Results from the present study, illustrate the following main findings: (i) the analysis of relative age distribution illustrated significant overrepresentations of Q1 players in all age categories. Effect sizes diminished progressively from the U18 (large) to the U23 (small). This trend only existed when analyzing the whole sample, not when separated by playing positions. (ii) Relative age was also associated with biased market values. Initially, higher market values were apparent for Q1 players at U19. Thereafter, the effect was inversed, with Q4 players showing a significantly higher market value across U21, U22, and U23. (iii) Playing positions analysis revealed higher market values for Q4 defenders, midfielders, and strikers at U23, compared to Q1. By contrast, relatively older goalkeepers (Q1) had a higher market value than Q4 goalkeepers in all age categories.
Present findings align with previous studies, where RAEs biases were evident in the sample [2
]. Biased selection during youth talent development programs may reduce a relatively younger athlete’s chances of succeeding later in their career. The relatively younger are disadvantaged by lower selection quotas, which in turn may lead to less competition experience, lower motivation, as well as a lower opportunities of accessing high-quality training [2
]. However, particular RAE studies identify inverse RAEs in talent development programs post-puberty [9
], suggesting delayed benefits if the relatively young can remain within the sporting development system. For instance, Deaner (2013) showed how compared to those born in Q1, Q3 and Q4 players were twice as likely to reach professional career benchmarks. Similarly, Fumarco (2017) identified how Q4 players scored more often, and receive higher salaries, than Q1 players. When considered alongside present findings, the underdog effect is supported, reflected by the increased likelihood of being drafted, career length, performance productivity, and now market value at the professional level [25
The phenomenon that Q4 athletes are over-represented among those who successfully transition from youth systems to senior professional status has been called the ‘underdog hypothesis’. Being younger essentially facilitates long-term development by necessitating them to overcome the relative age disadvantage, through being challenged by their older and more advanced peers [10
]. A previous study by Doyle and Bottomley (28), who analyzed the market values of the top 1000 players on transfermarkt.de in the season of 2013–2014, noted that relatively older players had greater opportunities due to assessment selection bias, but were valued equally to players born later in the year. Although the current study confirms these results, the market values of players do represent the underdog effect. As such, selected Q4 players are often initially undervalued, but later are valued higher than Q1 players [9
]. Additionally, a recent study of Perez-Gonzalez et al. [26
] analyzed the market value of 2577 adult professional players of the biggest European football leagues. Small to medium RAEs were shown in all leagues (p
< 0.05). However, this bias did not affect the market value of the professional elite soccer players examined. The authors concluded that identification and promotion of talent at young ages are often biased by RAEs, however once players have reached the professional stage, their market value is independent of RAEs [26
]. In our study, from a return of investment point of view, market value of Q1 players increases by 560% from U18 to U23, whereas market value of Q4 players increases by 810%. This phenomenon is even more pronounced when differentiated by playing position. The value of Q4 goalkeepers and defenders increases by approximately 3000%, while the value of Q1 players “only” increases by 1260% and 760%, respectively. In the U23, the highest mean values in terms of playing positions were found for defenders, midfielders and strikers born in Q4, except for goalkeepers. This leads to the assumption that the underdog effect exists as well if the sample is subdivided by playing positions. To sum up, RAEs and biased market values likely lead to inefficient selection and return of investment of football talent. To gain further insight into this issue, longitudinal studies analyzing the evolution of market values of players throughout talent development should be conducted.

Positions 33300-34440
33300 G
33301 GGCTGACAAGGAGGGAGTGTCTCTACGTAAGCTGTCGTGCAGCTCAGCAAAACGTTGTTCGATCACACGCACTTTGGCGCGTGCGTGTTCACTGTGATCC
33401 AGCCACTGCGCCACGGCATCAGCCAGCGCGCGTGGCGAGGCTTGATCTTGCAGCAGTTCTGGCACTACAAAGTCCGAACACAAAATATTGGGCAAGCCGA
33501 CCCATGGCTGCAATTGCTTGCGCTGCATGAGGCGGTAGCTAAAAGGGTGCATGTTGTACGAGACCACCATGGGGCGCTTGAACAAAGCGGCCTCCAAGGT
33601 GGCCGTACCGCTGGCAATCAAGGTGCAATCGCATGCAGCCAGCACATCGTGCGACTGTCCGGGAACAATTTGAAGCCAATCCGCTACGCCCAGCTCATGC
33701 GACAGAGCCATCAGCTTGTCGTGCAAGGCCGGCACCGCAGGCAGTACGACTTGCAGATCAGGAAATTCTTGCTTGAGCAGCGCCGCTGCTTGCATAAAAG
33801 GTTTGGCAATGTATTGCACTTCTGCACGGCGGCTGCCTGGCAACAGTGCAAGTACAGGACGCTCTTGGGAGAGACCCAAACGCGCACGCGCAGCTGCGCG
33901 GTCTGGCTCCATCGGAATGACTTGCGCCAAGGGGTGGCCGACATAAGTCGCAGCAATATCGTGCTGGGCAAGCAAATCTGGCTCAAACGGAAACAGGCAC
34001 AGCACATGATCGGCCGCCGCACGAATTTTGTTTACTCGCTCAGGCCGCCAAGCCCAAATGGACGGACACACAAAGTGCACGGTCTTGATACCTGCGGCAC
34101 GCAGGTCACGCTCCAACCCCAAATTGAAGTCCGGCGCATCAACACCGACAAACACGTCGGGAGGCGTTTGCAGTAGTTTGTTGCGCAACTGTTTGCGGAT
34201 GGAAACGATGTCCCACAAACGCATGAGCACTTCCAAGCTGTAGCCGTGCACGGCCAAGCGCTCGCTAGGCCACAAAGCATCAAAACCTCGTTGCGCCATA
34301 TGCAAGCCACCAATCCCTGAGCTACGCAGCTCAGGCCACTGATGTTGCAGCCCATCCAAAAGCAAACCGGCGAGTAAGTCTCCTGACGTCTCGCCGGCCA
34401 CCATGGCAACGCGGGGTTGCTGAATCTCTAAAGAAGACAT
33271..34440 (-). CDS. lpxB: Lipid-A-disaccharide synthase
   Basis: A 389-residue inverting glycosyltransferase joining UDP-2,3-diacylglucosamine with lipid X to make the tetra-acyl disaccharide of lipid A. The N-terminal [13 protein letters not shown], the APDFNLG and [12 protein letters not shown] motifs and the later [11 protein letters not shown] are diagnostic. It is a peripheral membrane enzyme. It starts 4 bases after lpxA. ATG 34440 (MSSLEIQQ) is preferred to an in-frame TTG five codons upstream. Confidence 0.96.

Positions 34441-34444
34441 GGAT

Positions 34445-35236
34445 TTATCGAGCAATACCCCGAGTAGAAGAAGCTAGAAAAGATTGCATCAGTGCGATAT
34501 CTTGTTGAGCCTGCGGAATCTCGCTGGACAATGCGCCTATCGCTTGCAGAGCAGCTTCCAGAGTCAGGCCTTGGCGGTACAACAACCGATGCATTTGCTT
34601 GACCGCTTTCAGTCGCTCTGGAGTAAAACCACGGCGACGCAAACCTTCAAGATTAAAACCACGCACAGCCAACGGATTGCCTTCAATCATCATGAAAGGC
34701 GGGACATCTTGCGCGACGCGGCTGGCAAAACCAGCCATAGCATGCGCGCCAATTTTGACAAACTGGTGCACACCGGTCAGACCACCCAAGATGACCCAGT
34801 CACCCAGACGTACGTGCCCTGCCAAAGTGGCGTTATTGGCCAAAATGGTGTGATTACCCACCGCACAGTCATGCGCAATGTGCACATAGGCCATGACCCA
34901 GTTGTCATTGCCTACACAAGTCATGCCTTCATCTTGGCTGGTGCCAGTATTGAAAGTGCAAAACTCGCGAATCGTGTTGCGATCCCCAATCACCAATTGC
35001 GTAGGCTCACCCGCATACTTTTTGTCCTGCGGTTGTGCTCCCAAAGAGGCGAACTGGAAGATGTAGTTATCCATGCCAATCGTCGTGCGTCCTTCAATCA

Limitations: while the present analysis was performed using a cross sectional dataset, future studies should use a longitudinal design to analyze the evolution of market values and their interrelationships with RAEs. Furthermore, as financial loss due to over- and undervaluing was calculated on a theoretical estimate assuming an equal distribution of players between birth quarters, future studies which particularly focus on this aspect, should also include factors such as the evolution of market values in the long run, differences between female and male sports and the optimal talent development from a sports-scientific and economic point of view.
The analysis of relative age distribution illustrated significant overrepresentations of Q1 players in all age categories. This trend only existed when analyzing the whole sample, not when separated by playing positions. Relative age was also associated with biased market values. Initially, higher market values were apparent for Q1 players at U19. Thereafter, the effect was inversed, with Q4 players showing a significantly higher market value across U21, U22, and U23. Playing positions analysis revealed higher market values for Q4 defenders, midfielders, and strikers at U23, compared to Q1. By contrast, relatively older goalkeepers (Q1) had a higher market value than Q4 goalkeepers in all age categories. Assuming an equal distribution of football talent exists across annual cohorts, findings suggest the selection and market value of young professional players is dynamic. Findings suggest a potential biased selection, and undervaluing of Q4 players in younger age groups, as their representation and market value increased over time. By contrast, the changing representations and market values of Q1 players suggest initial overvaluing in performance and monetary terms.